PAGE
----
Maybe you get a loaf of bread by handing over cash for it, you get somebody to let you change lanes by flashing a smile and gesturing, you get a child to stop annoying you by using a certain tone of voice when addressing him or her, you get someone to buy your car by speaking rapidly, confidently, and knowledgeably, and so on. Rarely do you stop and analyze any of it. Rarely do you feel much about it. Guilt, pride, resentment, indignation, self-loathing, contempt, etc. would all seem quite out of place when you’re just making a transaction, or just doing or saying what tends to get people to do something you want.
Well, sometimes instead of money, a smile, a tone of voice, or verbal salesmanship, it’s a blow job that gets you what you want. To her, it seems, it’s just a neutral fact of life that many men much of the time respond to something sexual from her in a way that suits her purposes, so she does what she needs to do.
Using sex the ways she does—and her stripping, hooking past—doesn’t seem to have turned her into someone who can’t have more “normal” or “healthy” sex. When she’s with her Indian friend, she’s able to relax and have relationship sex with him just fine.
Though then again, who’s to say that’s not manipulative at some level as well, whether consciously or not? One day she might need a ride, a place to crash, a loan, an alibi, so why not have one more person on her side who’s disposed to help her? It seems like her using her pussy as a bargaining chip hasn’t spilled over into her dating relationship with an equal, but maybe she’s just more subtly using it as a bargaining chip there as well.
The family dynamics are consistently interesting and well handled in this movie. Her brother is something of a milquetoast, seemingly dominated in turn by his sister and his wife, who mostly don’t like each other. But when you think about it, I don’t know that there’s anything all that objectionable or weak about him after all. He’s a nice guy, he’s trying to help his sister while staying on good terms with both her and his wife, yet he’s not just doing everything she wants and irresponsibly letting her walk all over him. He’s a decent human being, and I would say mostly a positive character.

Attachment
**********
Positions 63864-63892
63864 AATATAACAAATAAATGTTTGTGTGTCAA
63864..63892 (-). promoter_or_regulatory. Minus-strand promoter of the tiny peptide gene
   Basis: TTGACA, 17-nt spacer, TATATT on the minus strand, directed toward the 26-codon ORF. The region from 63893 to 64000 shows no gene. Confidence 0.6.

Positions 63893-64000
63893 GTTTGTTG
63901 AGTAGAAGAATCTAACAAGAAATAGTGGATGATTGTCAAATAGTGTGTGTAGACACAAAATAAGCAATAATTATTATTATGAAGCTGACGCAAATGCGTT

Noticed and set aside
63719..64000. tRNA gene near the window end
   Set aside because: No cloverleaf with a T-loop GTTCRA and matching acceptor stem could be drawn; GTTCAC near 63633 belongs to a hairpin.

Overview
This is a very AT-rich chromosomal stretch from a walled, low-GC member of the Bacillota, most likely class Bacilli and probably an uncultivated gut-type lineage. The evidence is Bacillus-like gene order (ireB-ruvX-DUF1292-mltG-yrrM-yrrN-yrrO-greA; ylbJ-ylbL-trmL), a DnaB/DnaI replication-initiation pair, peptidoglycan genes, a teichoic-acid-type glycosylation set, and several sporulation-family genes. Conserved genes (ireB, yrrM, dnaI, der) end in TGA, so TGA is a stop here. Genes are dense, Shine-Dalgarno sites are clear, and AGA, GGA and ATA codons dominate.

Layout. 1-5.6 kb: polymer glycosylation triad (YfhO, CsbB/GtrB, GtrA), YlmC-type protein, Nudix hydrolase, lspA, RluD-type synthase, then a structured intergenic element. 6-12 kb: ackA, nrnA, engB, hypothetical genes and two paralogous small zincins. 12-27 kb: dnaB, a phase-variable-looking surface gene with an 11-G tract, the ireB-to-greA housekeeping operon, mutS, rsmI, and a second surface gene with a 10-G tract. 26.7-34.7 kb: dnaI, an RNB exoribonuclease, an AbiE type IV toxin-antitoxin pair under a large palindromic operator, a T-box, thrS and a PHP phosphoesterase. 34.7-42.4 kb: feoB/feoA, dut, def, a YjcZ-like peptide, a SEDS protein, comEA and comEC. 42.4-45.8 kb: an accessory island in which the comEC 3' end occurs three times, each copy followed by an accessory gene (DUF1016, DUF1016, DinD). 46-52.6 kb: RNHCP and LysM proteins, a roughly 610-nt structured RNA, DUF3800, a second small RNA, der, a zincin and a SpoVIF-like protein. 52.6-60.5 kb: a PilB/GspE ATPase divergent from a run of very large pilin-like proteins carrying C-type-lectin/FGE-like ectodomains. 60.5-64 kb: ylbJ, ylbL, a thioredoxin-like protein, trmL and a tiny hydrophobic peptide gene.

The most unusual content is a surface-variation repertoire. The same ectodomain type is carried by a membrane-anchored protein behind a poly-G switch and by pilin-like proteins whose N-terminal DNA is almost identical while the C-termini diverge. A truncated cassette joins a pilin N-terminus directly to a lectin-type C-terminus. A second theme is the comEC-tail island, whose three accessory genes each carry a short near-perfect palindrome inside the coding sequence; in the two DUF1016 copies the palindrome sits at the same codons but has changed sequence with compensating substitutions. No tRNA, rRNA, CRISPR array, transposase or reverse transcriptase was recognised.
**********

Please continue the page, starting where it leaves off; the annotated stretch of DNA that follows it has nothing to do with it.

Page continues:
The movie’s complex enough, though, that even as I say that, there’s a whole angle hinted at with their father that maybe indicates a certain weakness in the brother, maybe a guilt about not standing up a certain way and showing some courage when it could have made a difference.
Similarly, the sister-in-law is not just simplistically hostile toward her husband’s sister. There’s a tension there, they take some shots at each other (mostly about the daughter), but her feelings and behavior are more mixed than that.
There’s one exchange between the two sisters-in-law in particular that caught my attention as unusually well done. It’s understated enough that I couldn’t even be a hundred percent sure that it implies what it seems to me to imply. The moment comes and goes and I’m left thinking I now have a little more insight into both characters—the sister-in-law from what she said, and Gyllenhaal from how she parried it—but I don’t know. Maybe the sister-in-law meant nothing, and Gyllenhaal wasn’t subtly responding to it at all. It’s all nuance, and it’s very nicely done.
There’s also a good “a ha” moment with the father. He’s in the movie just enough to give a general idea of the kind of upbringing she probably had, and to see it was the kind of suburban, middle class childhood with a seemingly fairly sane, nice dad, that typically doesn’t produce a stripper in and out of prison for drugs. But then there’s the “a ha” out of nowhere that gives a key clue about the family, and lets you make more sense of things.
I also liked the way that toward the end she gains some insight into parenting, into the difference between loving your child in the abstract and being determined to regain the opportunity to parent her, versus what it takes to parent on a day-to-day basis, where a lot of the mundane challenges don’t fit a fantasy, don’t automatically succumb to a “love conquers all” approach.
Sherrybaby is an intelligent, thought-provoking, well-acted movie from start to finish. It’s far from a fresh idea or fresh milieu—drugs, crime, sex, a sympathetic protagonist trying to get out of the gutter—but if anything that makes it even more of an accomplishment that it impressed me as much as it did. I’d put this in the top 20% of films I’ve written about so far, maybe in the top 10%.